Robert Munafo: My Core Values
These core values represent how I aspire to live, what I stand for and much of what I can teach.
I have been developing these core values (also called "standards") since 1994. In more recent years they have developed into a structure for looking at the stages in a person's life, and also as a way of identifying opportunities for improvement (or if you insist, problems) in relationships, teams and larger organizations.
Although you could learn and use these core values, I believe it is far better to develop your own set of personal core values. It can take years to get a reasonably complete set of core values, and they should always be viewed as a work-in-progress. You will get more value from your core values, the more you put into making them personal and understanding what they mean for you. If desired you can also develop interpretations of how your core values can be applied in a team or group, and this will help clarify your contribution when the team or group looks to you for guidance.
These core values are not set in stone; the most recent changes were in June 2008. As they currently stand, they are as follows (each has its own page):
Know and Serve Your Purpose
Everything That Depends On You Depends On Your Well-Being
Study and Grow From Your History
Contribute To Each Level
— -- —
When You're Down in the Pit, Give Help
Listen — Be Clear on What's Needed
Ask Powerful Questions
Know When and How to Hold Back
— -- —
Hold and Trust Your Context
Hold Core Values and Standards to the Hierarchy of Purpose
Cite No Authority Higher Than Your Own
Enfranchise Each Level
Be an Example To Everyone
First a few things about "rules".
Rules can be abused and tempt being broken. Adopting systems of rules usually leads to contradictions. Even the most supreme inviolable rules are broken and justified with other rules (as, for example, the 6th Commandment is broken for war1, which is always justified in some way, usually with religious basis, by both sides in the conflict).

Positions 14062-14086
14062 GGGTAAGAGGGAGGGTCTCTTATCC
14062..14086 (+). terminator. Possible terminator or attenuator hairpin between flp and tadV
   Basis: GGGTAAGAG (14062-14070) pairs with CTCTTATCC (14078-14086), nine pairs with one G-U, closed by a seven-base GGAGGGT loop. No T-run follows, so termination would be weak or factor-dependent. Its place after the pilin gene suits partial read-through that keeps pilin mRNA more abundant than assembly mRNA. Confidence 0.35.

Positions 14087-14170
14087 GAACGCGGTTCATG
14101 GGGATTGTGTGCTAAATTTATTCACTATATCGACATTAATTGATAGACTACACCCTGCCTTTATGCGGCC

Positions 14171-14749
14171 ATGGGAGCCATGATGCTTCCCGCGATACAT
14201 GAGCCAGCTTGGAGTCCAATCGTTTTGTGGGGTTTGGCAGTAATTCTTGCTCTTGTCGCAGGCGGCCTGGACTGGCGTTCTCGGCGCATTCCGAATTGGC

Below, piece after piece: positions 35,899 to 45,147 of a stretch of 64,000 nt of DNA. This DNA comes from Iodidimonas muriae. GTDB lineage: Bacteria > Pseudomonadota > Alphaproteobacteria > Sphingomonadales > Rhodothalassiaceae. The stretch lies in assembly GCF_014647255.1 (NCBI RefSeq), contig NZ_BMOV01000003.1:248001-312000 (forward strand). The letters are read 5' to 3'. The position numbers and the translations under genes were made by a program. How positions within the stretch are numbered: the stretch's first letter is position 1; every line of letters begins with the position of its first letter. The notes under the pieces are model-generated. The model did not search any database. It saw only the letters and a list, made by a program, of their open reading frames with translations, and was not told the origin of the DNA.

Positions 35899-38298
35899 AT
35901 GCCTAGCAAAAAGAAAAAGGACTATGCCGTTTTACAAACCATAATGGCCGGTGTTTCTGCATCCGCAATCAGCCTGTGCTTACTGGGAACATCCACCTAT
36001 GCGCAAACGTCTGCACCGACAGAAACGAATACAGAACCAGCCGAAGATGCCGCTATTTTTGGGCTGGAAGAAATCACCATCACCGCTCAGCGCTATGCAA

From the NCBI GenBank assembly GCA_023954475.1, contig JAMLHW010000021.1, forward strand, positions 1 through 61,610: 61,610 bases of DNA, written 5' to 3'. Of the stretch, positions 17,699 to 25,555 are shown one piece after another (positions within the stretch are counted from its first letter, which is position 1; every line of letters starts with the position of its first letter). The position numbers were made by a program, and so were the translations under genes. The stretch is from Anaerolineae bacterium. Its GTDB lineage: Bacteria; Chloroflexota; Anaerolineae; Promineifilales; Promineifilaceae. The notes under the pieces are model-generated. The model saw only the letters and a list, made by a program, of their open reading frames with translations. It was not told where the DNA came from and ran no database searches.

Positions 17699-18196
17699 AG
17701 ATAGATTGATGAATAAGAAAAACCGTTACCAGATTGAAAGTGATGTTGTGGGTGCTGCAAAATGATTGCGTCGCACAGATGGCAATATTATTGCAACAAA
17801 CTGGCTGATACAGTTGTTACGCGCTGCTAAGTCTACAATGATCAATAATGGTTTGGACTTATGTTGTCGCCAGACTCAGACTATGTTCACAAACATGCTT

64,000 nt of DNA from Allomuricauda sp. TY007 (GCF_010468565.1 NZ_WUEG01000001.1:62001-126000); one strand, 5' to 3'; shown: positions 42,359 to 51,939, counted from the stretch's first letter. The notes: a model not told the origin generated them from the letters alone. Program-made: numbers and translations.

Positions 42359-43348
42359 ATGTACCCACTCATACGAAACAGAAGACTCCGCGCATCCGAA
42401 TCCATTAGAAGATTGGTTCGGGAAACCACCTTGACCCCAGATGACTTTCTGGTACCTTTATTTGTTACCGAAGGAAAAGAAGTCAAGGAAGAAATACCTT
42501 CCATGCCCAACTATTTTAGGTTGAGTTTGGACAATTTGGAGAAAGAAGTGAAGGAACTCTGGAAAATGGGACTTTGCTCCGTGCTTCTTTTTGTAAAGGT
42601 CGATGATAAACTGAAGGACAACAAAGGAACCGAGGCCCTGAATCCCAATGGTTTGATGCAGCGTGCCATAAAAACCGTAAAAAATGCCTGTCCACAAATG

Multiple rules come into conflict. Enfranchisement of the individual and the group leads to competing priorities. Overcommitment to others and to self leads to the possibilities of self-sacrifice and selfishness. Often there is no perfect answer.
From a practical point of view, rules are artificial. Unless you have a mental condition like Asperger or Autism, it is not easy to live by rules. Although you might try to learn some rules and live by them, after a while that becomes tedious. Most of the time it is your intuition that guides you — you don't have to think about it. No conscious effort is needed.
Therefore, although a good set of core values can be thought of as "rules to live by", I much prefer the broader definition "patterns of desirable behavior". The difference between "following rules" and "displaying a pattern of behavior" is that in the latter instance, one need not be aware of the pattern. In the ideal, thought and conscious effort are not required. %%% need note here referring to main article on being vs. doing and awareness as the key to altering one's own behavior
It is quite common to exhibit patterns of behavior that one is not directly aware of. Most people pick the right thing to do for each situation, and don't make much effort to find patterns in their own behavior, or to think about the underlying principles that could be used to define that behavior.